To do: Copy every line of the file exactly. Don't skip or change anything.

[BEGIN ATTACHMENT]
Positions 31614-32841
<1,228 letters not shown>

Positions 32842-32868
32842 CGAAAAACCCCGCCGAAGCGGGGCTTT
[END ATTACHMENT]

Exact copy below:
Positions 31614-32841
<1,228 letters not shown>

Positions 32842-32868
32842 CGAAAAACCCCGCCGAAGCGGGGCTTT